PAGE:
An extract from

The Bible Christian Magazine,

for the year 1883,
being a continuation of the

Arminian Magazine.


DEAR MR. EDITOR, knowing that your readers take a deep interest in the College at Shebbear and all connected with it, I send you a few notes of a recent gathering.

Mr. Ruddle, the head master, has of late years felt the necessity of creating some bond of union between the many pupils who from time to time leave Shebbear for London. To more than one he has said he should feel a double zest in preparing boys for Government, commercial and other examinations, if he knew that when they came to London there would be friendly hands to keep them in the path of purity and honour. To give effect to his views a dinner was held in the Council Room, Exeter Hall, Strand, on Thursday, January 11th. Forty-six friends assembled. The chair was taken by my father, supported on the right by Mr. Ruddle, and on the left by the Rev. F. W. Bourne. The position of vice-chairman was occupied by Mr. S. Heywood, the Rev. J. Martin being seated on his right hand, and Mr. Hillier on his left. Letters of sympathy were read from Messrs. J. Barnden A. Thomas, C. M. Brumfit, and R. Bridges. The following telegram had been received from Mr. A. Bickle, St. Leonards: –

“The oldest Shebbear boy sends greetings to the younger Shebbear boys and wishes them all a very happy new year.”

The secretary reported that there were 60 gentlemen in London, who had spent a portion of their time at Shebbear; of this number 30 were present, a result which he thought all would agree with him in saying was most encouraging. After the royal toasts, Mr. S. Heywood proposed that of “the Christian Churches of our land.” After speaking of the pleasure he felt in giving his sympathy and support to the movement which it was proposed to inaugurate he referred to the great advantages enjoyed by the youth of to-day, and their consequent greater responsibility. The Rev. F. W. Bourne responded in a catholic and liberal speech. The Rev. I. B. Vanstone proposed the toast of “prosperity to the College and its governor;” he briefly traced its history up to the present time. The names of past head-masters served as links in the chain of events. The list of governors was not such a tax upon the speaker’s memory, being much shorter – Messers. J. Thorne R. Blackmore, and J. Gammon. Three short phrases, continued Mr. Vanstone, sum up my opinion of the present governor of the College, strict integrity clear perception, and exhaustless energy. In the absence of his father Mr. F. T. Gammon ably responded. The chairman then called upon Dr. Baker to propose the toast of the head-master, T. Ruddle, Esq., B.A. With a few remarks that evidently expressed the deepest conviction of his heart, Dr. Baker spoke of the good that had resulted to all who had passed happy months or years in the society of their former tutor and present friend. Mr. Ruddle then rose amid deafening cheers. When quietness had been regained he spoke of his gratitude to all present for their kind words and, reception. Clearly and briefly he sketched out the sequence of his thoughts in relation to the proposed “union,” referring to the vast amount of evil prevalent in all great cities, and especially in this the greatest city of the world, and to the danger consequent thereupon to all young men coming to London almost friendless and unknown. This danger had been more than ever brought under his notice lately. Can anything, asked the speaker, be done to save our Shebbear boys from so great a danger? If the temptation cannot entirely be taken out of their path, may it not be minimised? The desirability of the formation of a brotherhood was then dwelt upon, the speaker concluding his earnest remarks by saying that he hoped the motto of the new society would be;-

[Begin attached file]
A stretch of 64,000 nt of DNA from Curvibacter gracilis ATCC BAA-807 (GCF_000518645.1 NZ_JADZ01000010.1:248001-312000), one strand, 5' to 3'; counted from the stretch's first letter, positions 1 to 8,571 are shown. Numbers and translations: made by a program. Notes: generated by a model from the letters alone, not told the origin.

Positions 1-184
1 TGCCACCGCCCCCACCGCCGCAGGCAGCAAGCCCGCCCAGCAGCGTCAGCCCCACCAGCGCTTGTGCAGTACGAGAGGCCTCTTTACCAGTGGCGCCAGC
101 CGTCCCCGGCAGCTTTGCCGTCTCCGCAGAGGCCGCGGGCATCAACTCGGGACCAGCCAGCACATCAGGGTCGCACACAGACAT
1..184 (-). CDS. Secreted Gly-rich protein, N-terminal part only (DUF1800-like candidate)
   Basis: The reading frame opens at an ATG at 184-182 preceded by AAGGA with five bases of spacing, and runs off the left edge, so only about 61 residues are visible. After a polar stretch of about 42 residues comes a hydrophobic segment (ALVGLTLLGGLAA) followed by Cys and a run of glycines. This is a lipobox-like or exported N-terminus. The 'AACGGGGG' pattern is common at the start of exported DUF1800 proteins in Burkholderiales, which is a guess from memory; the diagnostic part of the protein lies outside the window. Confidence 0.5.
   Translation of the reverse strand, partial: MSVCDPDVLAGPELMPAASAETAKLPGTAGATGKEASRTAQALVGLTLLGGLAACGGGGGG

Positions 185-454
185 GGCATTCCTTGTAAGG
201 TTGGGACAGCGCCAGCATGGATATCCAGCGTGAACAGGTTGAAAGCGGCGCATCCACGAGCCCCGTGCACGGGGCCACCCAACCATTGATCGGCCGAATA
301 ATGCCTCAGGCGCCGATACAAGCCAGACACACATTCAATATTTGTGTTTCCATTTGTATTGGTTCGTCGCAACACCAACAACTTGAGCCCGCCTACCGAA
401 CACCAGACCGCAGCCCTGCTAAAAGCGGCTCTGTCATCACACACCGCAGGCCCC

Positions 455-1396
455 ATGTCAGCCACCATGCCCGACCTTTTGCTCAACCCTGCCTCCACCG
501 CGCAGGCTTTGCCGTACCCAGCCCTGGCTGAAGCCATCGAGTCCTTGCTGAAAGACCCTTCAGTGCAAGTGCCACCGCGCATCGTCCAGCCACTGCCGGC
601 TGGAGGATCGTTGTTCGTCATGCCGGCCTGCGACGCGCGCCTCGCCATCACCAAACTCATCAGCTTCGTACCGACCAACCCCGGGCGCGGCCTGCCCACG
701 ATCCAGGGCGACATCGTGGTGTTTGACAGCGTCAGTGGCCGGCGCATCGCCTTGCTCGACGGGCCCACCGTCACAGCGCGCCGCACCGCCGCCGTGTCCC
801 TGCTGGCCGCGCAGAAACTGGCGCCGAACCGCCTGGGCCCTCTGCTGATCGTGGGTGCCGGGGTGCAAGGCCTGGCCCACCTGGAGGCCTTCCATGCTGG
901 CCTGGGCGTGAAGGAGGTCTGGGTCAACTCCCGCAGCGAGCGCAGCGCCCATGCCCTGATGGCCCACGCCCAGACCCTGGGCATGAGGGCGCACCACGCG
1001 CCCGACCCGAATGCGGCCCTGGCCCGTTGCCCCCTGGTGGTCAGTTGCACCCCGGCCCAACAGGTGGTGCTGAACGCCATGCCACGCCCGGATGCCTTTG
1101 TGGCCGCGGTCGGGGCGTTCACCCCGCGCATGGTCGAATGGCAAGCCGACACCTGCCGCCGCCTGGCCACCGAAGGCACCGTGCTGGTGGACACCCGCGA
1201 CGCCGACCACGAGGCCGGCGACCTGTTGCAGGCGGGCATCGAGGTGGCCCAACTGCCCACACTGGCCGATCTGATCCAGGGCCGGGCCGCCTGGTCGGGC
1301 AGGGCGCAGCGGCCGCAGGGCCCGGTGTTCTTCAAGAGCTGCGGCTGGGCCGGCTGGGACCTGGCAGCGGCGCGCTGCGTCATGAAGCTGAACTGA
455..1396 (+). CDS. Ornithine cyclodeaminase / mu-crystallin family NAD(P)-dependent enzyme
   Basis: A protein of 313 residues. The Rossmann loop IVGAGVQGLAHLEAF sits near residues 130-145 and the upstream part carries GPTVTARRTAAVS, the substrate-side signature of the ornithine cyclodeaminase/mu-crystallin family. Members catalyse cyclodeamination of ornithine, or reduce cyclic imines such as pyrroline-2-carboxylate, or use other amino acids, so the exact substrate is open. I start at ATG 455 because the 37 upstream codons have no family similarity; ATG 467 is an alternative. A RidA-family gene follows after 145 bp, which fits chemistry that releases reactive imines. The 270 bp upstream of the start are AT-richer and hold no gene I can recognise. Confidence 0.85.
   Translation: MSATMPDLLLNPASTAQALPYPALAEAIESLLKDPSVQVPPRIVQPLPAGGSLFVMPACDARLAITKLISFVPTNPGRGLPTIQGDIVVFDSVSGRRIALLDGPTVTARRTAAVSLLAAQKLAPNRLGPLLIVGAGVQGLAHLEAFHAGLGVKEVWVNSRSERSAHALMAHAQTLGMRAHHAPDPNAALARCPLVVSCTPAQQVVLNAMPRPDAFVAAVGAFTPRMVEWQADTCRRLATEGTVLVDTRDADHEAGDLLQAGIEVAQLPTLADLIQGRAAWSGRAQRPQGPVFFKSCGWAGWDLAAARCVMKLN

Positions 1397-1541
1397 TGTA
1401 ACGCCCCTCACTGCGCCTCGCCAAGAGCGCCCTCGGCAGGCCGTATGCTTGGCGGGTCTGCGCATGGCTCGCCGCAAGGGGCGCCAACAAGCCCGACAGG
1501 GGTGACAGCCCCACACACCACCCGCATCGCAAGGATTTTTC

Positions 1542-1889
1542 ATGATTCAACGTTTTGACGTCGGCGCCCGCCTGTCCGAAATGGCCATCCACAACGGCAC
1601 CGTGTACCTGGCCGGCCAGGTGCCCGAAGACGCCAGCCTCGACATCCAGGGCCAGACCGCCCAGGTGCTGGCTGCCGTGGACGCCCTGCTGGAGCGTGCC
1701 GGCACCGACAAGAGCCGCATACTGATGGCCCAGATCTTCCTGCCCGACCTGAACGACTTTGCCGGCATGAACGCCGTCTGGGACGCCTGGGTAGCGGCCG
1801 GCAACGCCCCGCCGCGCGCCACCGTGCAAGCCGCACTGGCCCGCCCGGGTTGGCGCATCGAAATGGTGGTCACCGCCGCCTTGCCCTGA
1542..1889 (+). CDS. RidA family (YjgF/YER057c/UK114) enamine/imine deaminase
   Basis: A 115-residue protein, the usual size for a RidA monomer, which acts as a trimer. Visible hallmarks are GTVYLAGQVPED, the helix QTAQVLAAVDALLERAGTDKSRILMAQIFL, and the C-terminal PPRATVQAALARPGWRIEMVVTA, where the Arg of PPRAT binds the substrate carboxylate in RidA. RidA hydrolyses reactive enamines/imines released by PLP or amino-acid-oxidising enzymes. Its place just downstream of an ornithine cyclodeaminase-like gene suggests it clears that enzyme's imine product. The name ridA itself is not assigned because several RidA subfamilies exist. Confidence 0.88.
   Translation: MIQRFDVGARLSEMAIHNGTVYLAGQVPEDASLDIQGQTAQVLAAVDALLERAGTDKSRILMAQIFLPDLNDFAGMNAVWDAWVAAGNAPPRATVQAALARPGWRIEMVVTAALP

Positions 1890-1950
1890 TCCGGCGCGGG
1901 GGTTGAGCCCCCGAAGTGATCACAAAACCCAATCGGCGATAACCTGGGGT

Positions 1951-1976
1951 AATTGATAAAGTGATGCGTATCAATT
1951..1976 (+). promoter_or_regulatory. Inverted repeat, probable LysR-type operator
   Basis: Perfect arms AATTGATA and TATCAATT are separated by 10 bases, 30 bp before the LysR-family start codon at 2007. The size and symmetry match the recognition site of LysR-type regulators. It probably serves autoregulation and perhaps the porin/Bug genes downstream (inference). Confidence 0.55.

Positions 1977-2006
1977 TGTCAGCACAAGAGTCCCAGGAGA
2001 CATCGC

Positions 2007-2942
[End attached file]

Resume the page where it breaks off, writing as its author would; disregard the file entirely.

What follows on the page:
” A clean hand and a pure heart! ”

At the invitation of Mr. Ruddle, all present heartily joined in wishing every success to the ex-pupils of Shebbear School. Owing to the applause, some moments elapsed before Mr. W. B. Luke could rise to respond to the toast so kindly and ably proposed by Mr. Ruddle. I much regret, Mr. Editor, that it is not within my power to furnish you with a verbatim report of the speech which it was then our privilege hear; but since I cannot do this it would be vain for me to give anything like a correct representation of it from memory, for it would require a penman as able as the speaker himself to give a fair outline of such an appropriate and eloquent address. Mr. Tonkin followed with a speech full of practical suggestions. After Messrs. 0. K. Hobbs, S. Moore, and R. Ashton had spoken, Mr. Ruddle rose and proposed that the new society should be christened;-

“The James Thorne Club.”

It was proposed by the Rev. J. Martin, and seconded by Mr. N. Braund, that the present head-master should be the first president. The chairman asked the meeting to form a committee. Fifteen names were proposed and approved. After thanks to the chairman we disperse, about eleven, after having spent a pleasant evening.

With every good wish Mr. Editor, – I am, yours sincerely,

Hon. Sec. of the Old Boys’ Re-union Committee